Star Trek: Discovery #2 Review
Writers: Kristen Beyer and Mike Johnson
Artist: Tony Shasteen
Colorer: J.D. Mettler
Letterer: AndWorld Design
Publisher: IDW

Review by Michael Farris, Jr.

Star Trek: Discovery #2 continues the story of T’kuvma’s journey to restore glory to the Klingons by studying the teachings of Kahless, the “first true Klingon,” with hopes that he will witness the prophesied return of Kahless to unite the Klingon houses. We catch up with T’kuvma as he is completing his training at the Boreth monastery, clearly outshining all the other students. As his teachers are considering T’kuvma’s visions and what they could mean for Kahless’s return, he is summoned back home to witness the wedding of his sister J’ula, who originally inspired T’kuvma on his quest.

When he returns to Qo’noS, he struggles with competing forces pulling him away from his desire to return to Boreth to further study the teachings of Kahless. And things at home aren’t quite how he left them. Does his sister J’ula still have the same spark that motivated T’kuvma? Should he stay and complete the task that will bring back glory to his family? Do his visions signal that he is, in fact, Kahless reborn?

I have to confess that I did a little Wikipedia surfing in order to get a better context of where this Trek tale is taking place since, while I’m a big fan of the series, I’m not really in the mood to shell out $10/month to watch the newest show [insert sideways glare at CBS and their money-grubbing schemes]. However, once I got the idea of who T’kuvma’s character is within the Discovery show itself, I was all into this issue. The first half of the issue gave me Batman Begins training montage vibes with some religious “when will the prophecy be fulfilled” overtones sprinkled in. The second half of the issue presents an interesting conflict between the desire to improve oneself by leaving or improve the community by staying. And the end is a total cliff-hanger that kept me interested in what the next issue will bring.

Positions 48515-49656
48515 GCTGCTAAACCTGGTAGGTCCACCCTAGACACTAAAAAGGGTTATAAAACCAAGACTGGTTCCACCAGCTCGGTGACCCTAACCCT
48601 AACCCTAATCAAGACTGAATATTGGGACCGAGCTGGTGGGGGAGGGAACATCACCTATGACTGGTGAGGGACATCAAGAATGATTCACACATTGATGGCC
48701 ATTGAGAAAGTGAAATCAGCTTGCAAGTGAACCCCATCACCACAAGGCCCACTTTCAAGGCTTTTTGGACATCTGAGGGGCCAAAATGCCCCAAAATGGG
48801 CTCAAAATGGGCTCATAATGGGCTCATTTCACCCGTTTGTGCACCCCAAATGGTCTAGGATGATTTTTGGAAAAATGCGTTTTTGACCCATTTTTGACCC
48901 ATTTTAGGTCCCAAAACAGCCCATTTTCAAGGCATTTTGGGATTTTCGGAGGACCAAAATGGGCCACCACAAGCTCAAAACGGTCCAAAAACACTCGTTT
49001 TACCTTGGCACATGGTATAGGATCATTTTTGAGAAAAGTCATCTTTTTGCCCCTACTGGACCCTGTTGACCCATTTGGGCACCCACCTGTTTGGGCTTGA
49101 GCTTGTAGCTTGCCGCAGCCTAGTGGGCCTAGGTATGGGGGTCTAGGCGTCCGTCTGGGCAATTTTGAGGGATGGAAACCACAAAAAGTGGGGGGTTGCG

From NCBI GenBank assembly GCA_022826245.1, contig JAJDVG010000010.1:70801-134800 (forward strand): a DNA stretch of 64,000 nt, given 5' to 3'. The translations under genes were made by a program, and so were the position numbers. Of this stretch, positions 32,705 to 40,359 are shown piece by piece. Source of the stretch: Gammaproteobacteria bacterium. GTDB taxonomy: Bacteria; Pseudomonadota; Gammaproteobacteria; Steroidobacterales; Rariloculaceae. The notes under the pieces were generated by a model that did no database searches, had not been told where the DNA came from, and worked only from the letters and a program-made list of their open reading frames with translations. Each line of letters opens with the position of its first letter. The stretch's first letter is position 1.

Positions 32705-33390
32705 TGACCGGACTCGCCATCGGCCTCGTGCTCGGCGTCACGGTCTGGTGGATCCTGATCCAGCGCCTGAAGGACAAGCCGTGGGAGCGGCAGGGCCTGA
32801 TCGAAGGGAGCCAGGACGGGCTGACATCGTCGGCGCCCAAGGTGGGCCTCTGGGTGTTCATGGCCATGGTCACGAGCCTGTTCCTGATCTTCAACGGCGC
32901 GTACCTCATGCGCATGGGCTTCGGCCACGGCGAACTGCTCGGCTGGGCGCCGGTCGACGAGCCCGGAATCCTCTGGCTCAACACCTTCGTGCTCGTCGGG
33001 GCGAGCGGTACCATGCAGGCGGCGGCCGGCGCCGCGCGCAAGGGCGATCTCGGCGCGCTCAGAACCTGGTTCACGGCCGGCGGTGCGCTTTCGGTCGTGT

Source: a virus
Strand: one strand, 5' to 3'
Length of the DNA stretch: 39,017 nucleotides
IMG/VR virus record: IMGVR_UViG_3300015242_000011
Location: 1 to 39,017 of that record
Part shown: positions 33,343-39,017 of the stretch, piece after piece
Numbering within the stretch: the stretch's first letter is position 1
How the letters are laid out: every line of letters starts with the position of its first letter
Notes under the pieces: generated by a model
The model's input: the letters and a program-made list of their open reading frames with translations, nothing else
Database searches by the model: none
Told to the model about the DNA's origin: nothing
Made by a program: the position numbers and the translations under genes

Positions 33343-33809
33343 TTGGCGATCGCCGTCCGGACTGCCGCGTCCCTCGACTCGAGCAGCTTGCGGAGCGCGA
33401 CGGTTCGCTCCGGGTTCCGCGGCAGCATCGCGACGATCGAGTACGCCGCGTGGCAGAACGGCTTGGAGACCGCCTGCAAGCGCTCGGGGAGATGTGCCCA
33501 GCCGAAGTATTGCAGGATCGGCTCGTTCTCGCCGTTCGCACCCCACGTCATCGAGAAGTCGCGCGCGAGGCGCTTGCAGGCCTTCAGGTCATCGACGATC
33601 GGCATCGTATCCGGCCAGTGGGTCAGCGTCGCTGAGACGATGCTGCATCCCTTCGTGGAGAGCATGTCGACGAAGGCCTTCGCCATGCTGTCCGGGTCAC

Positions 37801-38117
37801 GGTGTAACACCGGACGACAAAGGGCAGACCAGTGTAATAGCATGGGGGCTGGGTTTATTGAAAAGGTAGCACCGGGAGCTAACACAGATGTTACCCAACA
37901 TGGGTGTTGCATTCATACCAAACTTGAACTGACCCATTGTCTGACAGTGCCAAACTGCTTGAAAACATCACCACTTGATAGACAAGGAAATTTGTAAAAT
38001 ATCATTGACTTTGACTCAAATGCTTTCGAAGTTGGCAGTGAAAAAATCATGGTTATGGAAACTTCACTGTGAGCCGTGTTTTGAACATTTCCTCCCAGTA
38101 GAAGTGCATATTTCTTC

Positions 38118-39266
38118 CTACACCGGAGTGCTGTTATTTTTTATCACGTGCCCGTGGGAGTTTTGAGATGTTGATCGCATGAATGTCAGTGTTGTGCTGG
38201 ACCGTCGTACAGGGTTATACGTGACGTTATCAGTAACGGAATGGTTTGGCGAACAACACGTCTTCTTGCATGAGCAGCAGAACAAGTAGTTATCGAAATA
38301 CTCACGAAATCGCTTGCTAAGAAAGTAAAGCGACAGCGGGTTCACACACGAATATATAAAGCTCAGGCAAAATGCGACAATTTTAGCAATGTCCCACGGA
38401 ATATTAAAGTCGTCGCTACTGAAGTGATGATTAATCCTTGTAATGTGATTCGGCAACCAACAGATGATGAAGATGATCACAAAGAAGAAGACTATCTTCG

As far as the art, I was blown away by the ornate detail that was put into a lot of the backgrounds and objects throughout T’kuvma’s world. The stunning contrast between fiery cavern and snow-blown mountains on Boreth particularly stole my attention. In fact, the background details are so well done that, oftentimes, it seems like it outshines the characters. And I don’t exactly know why, but I kind of dig that.

Buy it. It’s a pretty intriguing Trek backstory so far, and I’m looking forward to the next issue. I’m sure the true and the faithful who are watching the Discovery show [insert another sideways glare at CBS] will enjoy it more, but with my quick background research to get context, this comics series so far has me interested enough to keep going. And it even has me interested enough to sign up for a free 3-day trial and splurge through the Discovery show when it’s done in February [shakes fist at CBS].

Michael Farris Jr.
Michael is a Virginia-born Idaho convert and a huge fan of sci-fi. He took time off from comics and sci-fi during the dark years of being a teenager and trying to impress girls, but has since married an amazing woman with whom he regularly can geek out and be himself. He's also a drummer, loves metal music, and can always be found in a melancholy state while watching all things DC sports.

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